and dan thanks for the support from someone who is such a good writer and observer -- dan.


Up until 1955 it was accepted that humans had twenty-four pairs of chromosomes. Why? Well, because an eminent scientist, Theophilus Painter, had counted them and said so. Others who counted and got twenty-three just figured they got it wrong. Photographs showing twenty-three pairs had captions stating there were twenty-four. Sometimes you just have to count things yourself.

Keep counting them yourself, Dan.

Maurine Meleck

In the 40's and 50's there was widespread belief that polio virus was being transmitted through the water supply. Wondering if there were studies done to show in fact that this was true.


An investigative reporters vary in talent They have to have an interest, a burning curiosity, intelligence, integrity (is a good thing to have to do any job right), and a good education I a sure the Dan has already had a few life science classes, but not enough to keep him from thinking outside the box, much more and they probably would have deterred your ability to think out side the box.

You got that one right.


Dan, the abstract basically says it all: out of ~1000 polio patients in Detroit in 1958, polio virus was identified in only 292 individuals. The rest had no virus or others viruses identified. This includes paralytic cases (though the proportions are different, IIRC).
If that was the case, polio virus is not to blame for the epidemic and the vaccine definitely wasn't the reason it went away.

BTW, if the Salk vaccine was so good, why was it replaced in 1961-2 by Sabin's? I cannot think of any other vaccine that was so successful and yet still replaced just 5-6 years after it was launched.

BTW2, are you aware of the fact that (even according to the authorities), Salk vaccine couldn't stop polio virus transmission? It has to do with the way it works - it "defends" against the virus in the blood, but not in the gut. So a person infected with polio virus, even if successfully vaccinated with Salk's and never sick, can still transmit the virus to other persons.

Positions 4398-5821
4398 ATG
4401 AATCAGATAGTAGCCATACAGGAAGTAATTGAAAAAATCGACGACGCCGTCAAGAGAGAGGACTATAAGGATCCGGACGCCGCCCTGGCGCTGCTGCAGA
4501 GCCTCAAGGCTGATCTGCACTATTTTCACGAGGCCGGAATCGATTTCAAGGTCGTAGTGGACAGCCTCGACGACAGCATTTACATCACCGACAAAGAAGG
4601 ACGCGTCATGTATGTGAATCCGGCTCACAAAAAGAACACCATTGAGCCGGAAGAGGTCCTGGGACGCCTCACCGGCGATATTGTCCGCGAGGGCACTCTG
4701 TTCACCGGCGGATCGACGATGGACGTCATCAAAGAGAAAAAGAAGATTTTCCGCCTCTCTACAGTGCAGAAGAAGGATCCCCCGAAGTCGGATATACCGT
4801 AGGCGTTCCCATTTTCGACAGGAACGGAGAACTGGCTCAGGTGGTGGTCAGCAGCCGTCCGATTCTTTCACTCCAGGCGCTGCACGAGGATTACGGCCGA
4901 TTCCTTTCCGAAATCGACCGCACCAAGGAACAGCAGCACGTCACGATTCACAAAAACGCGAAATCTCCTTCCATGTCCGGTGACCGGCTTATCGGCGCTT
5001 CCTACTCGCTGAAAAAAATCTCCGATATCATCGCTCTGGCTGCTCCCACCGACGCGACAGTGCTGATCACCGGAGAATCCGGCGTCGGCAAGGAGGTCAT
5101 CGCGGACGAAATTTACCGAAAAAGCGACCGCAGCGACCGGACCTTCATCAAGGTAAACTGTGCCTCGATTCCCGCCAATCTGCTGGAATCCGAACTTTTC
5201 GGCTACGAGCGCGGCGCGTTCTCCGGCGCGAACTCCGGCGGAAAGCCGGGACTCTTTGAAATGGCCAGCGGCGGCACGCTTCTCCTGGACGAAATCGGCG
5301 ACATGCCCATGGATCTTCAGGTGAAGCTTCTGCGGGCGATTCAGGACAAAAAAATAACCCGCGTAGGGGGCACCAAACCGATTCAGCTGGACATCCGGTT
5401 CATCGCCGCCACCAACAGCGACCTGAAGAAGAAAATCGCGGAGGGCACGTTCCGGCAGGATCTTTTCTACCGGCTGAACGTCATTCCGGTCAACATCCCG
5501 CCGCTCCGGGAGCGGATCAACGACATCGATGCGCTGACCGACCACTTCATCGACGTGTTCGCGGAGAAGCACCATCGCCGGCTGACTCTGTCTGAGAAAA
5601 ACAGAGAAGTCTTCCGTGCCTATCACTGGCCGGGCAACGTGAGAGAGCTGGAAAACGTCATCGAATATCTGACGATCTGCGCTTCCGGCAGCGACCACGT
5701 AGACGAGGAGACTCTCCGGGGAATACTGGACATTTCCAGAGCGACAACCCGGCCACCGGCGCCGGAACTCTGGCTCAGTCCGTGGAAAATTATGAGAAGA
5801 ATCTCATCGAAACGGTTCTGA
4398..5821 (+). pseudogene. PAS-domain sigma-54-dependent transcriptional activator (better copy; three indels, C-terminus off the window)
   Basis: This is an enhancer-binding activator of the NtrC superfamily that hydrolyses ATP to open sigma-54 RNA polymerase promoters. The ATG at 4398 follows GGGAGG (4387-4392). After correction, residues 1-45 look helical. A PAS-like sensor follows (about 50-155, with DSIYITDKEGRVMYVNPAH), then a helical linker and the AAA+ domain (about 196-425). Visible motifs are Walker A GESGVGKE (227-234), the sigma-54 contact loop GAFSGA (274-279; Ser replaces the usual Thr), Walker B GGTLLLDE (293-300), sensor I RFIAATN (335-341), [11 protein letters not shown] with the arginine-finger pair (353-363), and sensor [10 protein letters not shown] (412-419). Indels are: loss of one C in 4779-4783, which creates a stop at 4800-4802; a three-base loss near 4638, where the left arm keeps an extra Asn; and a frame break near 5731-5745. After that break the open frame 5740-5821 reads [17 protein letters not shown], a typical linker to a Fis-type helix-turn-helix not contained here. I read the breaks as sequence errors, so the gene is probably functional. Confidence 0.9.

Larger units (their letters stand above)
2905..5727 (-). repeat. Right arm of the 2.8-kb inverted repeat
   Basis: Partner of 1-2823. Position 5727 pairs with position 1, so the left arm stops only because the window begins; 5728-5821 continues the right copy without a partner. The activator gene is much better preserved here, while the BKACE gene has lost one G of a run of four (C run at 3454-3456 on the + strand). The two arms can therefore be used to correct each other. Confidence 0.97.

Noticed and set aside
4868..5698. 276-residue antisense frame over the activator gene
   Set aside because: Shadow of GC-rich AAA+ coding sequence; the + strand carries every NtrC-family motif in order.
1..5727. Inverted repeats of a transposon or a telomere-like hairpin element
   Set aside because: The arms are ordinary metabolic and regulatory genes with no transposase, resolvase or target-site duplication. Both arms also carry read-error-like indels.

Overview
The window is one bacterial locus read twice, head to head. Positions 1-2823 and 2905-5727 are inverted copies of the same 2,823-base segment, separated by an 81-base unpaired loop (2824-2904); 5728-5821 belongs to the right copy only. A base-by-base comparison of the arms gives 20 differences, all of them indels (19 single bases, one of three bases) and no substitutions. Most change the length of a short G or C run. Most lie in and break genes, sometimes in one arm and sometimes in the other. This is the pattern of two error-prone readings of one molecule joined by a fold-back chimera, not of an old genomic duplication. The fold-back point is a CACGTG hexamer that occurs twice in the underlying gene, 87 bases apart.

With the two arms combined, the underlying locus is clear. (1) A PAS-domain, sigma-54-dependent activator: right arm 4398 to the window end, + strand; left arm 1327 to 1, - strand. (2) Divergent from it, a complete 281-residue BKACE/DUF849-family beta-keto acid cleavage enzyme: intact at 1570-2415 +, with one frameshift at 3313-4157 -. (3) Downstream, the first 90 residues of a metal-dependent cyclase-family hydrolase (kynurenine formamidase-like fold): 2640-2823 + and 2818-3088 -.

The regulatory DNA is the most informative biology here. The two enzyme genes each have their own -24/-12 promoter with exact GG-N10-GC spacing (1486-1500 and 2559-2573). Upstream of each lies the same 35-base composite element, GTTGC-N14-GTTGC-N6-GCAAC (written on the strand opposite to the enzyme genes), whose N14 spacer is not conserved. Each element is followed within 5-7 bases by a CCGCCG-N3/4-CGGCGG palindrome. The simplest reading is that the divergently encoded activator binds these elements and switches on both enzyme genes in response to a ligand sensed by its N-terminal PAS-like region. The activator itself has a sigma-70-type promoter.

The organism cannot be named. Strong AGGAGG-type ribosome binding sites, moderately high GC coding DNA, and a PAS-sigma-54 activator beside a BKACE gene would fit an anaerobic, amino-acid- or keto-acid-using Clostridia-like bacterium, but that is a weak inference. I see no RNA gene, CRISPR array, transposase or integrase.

Dan Olmsted

VE. I am not familiar with this study but from reading the abstract it appears to be part of the argument that there simply is no poliovirus. Is that what you are getting at? If so it would be helpful if you say a little more about it so I and others can engage in a useful conversation -- I'm open to it, but as I've written previously I think the polio vaccine's effect is a pretty strong argument that the epidemics of poliomyelitis were caused by the poliovirus (interacting with a toxic, in my view). -- dan


Dan, what's your thoughts regarding the Detroit 1958 study?

Dan Burns

Dan, I read “Explosion” with a sense of discovery. I enjoy the graphics, the humor and irony, the personal touch, the highlighting of characters as actors on the stage of history. The polio epidemic is a template for ASD, and fear of the iron lung is likely at the root of today's vaccine-facilitated epidemics. I look forward to learning how we got here.


Very intriguing.

John Stone

"Of course, today we'd say that anxiety was warranted simply because of the name of the compound!"


We might, but if we were the CDC, the WHO, GAVI, the UK Department of Health, the Bill and Melinda Gates foundation we would be declaring that this was "the safe arsenic".